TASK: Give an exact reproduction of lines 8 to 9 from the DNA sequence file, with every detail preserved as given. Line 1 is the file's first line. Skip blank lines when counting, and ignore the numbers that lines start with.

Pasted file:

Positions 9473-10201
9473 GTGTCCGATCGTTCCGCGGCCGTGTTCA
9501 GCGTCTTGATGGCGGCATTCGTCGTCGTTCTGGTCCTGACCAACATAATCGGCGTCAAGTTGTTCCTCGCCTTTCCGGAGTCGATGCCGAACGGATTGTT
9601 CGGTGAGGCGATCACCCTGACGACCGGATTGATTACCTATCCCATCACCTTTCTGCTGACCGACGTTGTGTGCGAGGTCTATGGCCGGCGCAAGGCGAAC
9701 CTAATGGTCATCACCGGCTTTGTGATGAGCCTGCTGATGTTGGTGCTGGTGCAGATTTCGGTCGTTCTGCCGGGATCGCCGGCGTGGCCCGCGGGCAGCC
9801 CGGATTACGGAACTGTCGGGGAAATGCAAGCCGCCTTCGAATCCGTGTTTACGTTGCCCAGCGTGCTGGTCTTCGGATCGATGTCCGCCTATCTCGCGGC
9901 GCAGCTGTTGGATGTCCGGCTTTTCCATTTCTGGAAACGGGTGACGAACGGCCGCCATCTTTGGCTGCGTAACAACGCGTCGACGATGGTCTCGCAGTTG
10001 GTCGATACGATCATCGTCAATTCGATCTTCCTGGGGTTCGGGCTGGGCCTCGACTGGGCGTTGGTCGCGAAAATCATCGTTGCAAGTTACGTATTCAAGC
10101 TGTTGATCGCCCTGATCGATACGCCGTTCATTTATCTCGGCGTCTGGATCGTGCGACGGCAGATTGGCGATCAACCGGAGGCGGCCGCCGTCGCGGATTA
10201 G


10001 GTCGATACGATCATCGTCAATTCGATCTTCCTGGGGTTCGGGCTGGGCCTCGACTGGGCGTTGGTCGCGAAAATCATCGTTGCAAGTTACGTATTCAAGC
10101 TGTTGATCGCCCTGATCGATACGCCGTTCATTTATCTCGGCGTCTGGATCGTGCGACGGCAGATTGGCGATCAACCGGAGGCGGCCGCCGTCGCGGATTA